Since 2009, there has been a 150% increase in VA disability claims for Sleep Apnea, a condition that causes the person to stop breathing for a time during sleep and, if left untreated, can cause major health problems such as heart disease. It has been proven to be most commonly caused by obesity.
In June of 2013, the VA Advisory Committee on Disability Compensation privately urged the VA to consider four proposals to deal with this excessive increase in claims, which is credited to an increased awareness of the condition.
The Committee made the following recommendations:
1.) Have the required sleep tests performed only by VA physicians to guarantee that they are done properly. This would mean that all veterans seeking a diagnosis of sleep apnea for disability compensation would have to go to a VA doctor for the required sleep studies.
It is already standard practice for the VA to only consider medical evidence from VA or military-approved physicians, so this wouldn’t really change much. If, however, the new amendments to the Quicker Veterans Benefits Delivery Act, which we discussed a few weeks ago, were passed by Congress, this rule would be in direct violation of that act.
2.) Review the methods and criteria used to verify service connection for sleep apnea. Many officials have been arguing about whether or not sleep apnea can truly be said to be caused by military service.
For a condition to qualify for military disability, it must be clearly proven to have been caused by military service or have occurred while in the military.
Sleep apnea has been medically proven to be tied to obesity, and so some argue that, with the military’s strict fitness regulations in place, it is highly unlikely that the obesity that caused it was caused by military service.
The idea that sleep apnea is caused by PTSD has been broached by many, but there is no firm evidence at this time that this is the case.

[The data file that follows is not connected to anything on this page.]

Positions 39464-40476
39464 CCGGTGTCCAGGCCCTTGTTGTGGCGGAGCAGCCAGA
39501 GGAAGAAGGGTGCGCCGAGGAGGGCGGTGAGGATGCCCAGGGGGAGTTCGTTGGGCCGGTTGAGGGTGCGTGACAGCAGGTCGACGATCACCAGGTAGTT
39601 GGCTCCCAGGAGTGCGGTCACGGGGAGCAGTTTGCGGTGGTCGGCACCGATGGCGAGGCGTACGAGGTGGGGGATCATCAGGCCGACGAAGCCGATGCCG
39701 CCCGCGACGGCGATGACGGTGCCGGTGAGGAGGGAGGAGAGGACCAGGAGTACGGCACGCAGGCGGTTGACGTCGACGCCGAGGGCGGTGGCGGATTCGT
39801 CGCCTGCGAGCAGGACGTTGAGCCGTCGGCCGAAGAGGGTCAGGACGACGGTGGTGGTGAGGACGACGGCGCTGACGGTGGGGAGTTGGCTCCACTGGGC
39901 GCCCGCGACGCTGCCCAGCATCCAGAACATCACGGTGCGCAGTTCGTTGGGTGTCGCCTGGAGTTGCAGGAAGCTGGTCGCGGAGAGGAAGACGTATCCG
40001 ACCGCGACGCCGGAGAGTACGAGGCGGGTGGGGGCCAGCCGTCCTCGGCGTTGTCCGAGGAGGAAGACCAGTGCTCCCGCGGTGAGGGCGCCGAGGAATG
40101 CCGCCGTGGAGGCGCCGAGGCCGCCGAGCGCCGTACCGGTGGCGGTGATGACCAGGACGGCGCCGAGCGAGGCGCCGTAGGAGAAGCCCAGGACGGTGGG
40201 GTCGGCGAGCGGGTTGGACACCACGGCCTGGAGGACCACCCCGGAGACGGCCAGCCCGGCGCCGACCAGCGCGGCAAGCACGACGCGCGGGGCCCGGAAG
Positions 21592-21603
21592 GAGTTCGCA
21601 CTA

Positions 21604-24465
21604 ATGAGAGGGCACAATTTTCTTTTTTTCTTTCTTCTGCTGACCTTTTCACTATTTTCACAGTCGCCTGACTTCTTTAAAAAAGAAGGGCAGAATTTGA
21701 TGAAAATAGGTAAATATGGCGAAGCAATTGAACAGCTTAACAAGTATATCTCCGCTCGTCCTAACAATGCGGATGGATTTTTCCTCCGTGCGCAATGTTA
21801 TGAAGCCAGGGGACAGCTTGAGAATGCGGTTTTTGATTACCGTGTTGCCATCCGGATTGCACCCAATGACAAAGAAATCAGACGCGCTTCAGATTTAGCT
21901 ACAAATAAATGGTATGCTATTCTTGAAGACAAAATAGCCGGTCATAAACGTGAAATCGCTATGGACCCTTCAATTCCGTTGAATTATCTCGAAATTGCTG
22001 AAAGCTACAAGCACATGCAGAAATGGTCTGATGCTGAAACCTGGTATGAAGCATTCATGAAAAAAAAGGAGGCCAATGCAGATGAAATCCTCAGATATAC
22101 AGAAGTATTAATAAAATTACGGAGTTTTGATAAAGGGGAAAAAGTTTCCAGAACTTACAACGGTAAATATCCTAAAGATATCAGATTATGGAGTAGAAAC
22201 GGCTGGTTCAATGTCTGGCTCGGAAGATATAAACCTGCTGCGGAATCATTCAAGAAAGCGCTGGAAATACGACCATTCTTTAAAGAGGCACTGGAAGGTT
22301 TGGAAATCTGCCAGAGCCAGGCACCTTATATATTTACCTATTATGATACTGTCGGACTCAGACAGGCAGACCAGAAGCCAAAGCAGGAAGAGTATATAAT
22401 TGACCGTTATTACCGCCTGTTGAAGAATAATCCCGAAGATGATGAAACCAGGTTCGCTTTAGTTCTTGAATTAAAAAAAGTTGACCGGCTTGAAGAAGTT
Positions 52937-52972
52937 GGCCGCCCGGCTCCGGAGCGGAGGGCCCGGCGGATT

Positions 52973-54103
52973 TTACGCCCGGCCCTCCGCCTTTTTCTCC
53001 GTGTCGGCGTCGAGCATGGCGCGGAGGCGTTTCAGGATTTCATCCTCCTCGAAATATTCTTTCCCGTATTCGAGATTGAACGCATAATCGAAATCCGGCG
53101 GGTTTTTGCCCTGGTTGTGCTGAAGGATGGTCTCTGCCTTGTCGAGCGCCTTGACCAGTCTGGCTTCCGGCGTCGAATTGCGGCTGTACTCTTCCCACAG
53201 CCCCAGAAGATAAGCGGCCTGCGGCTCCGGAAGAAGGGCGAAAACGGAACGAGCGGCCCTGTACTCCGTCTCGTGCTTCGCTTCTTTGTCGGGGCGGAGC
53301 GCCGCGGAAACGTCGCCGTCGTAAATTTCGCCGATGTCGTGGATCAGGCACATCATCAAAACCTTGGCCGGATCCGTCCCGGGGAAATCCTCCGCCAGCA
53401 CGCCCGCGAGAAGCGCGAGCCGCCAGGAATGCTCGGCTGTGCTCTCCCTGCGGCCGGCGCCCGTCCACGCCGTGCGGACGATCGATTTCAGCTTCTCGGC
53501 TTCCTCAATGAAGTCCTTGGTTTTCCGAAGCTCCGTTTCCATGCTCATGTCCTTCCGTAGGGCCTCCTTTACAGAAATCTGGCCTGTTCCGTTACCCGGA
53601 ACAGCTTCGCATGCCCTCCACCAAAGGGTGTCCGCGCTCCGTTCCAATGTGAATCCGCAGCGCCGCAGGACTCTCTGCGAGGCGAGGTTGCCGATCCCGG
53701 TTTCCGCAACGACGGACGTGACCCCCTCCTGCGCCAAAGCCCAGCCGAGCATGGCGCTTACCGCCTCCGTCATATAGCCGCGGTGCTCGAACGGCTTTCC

3.) Have an in-depth study done by the Institute of Medicine on the degree of actual disability caused by sleep apnea, especially for veterans who are on CPAP (Continuous Positive Airway Pressure) machines.
Which goes right along with:
4.) Conduct a review of the standards used to determine the average earning loss for a disabled veteran with sleep apnea.
The basic idea of recommendations 3 and 4 is that they want to determine just what level of disability a person with sleep apnea actually has, especially if they use a CPAP machine.
The whole idea of military disability is to compensate veterans for conditions that were caused by military service and that limit their ability to work and earn an income.
The big question being asked is, “Does sleep apnea really cause a veteran to earn less money?” Major symptoms of sleep apnea include severe drowsiness, and if left untreated, sleep apnea can cause serious heart problems. These all appear to be definite conditions that could indeed affect a person’s ability to work.
It is standard practice, however, to not give compensation for a condition that is properly fixed with treatment. For example, if a veteran broke his leg but was able to fully heal with no lasting symptoms, then he would not get any disability compensation since he does not have a disability that limits his ability to work.
VA officials are arguing that the laws currently in place in the VASRD for sleep apnea are unfair since they give veterans a staggering 50% rating for sleep apnea that requires the use of a CPAP.
The use of the CPAP completely resolves the symptoms caused by sleep apnea. If there are no symptoms, then there is no disability that limits the ability to work. Why then should a veteran that uses a CPAP for his sleep apnea receive $822 every month while a veteran with an amputated foot (a 40% disability) only receives $577 each month?
The goal of these recommendations is to adjust the laws to properly reflect just how much sleep apnea actually limits a person’s ability to work.
With just the current evidence, it does seem fairly likely that the VA will choose to decrease the ratings for sleep apnea. Following the recommendations above, however, may lead to new data and evidence that is not now being considered.
Even if they do end up lowering the ratings, however, anyone who already has a rating for sleep apnea will not have that rating decreased. The changes will only apply to new cases that are decided after the rule goes into effect.
What do you think of adjusting the ratings for Sleep Apnea? We want to hear from you!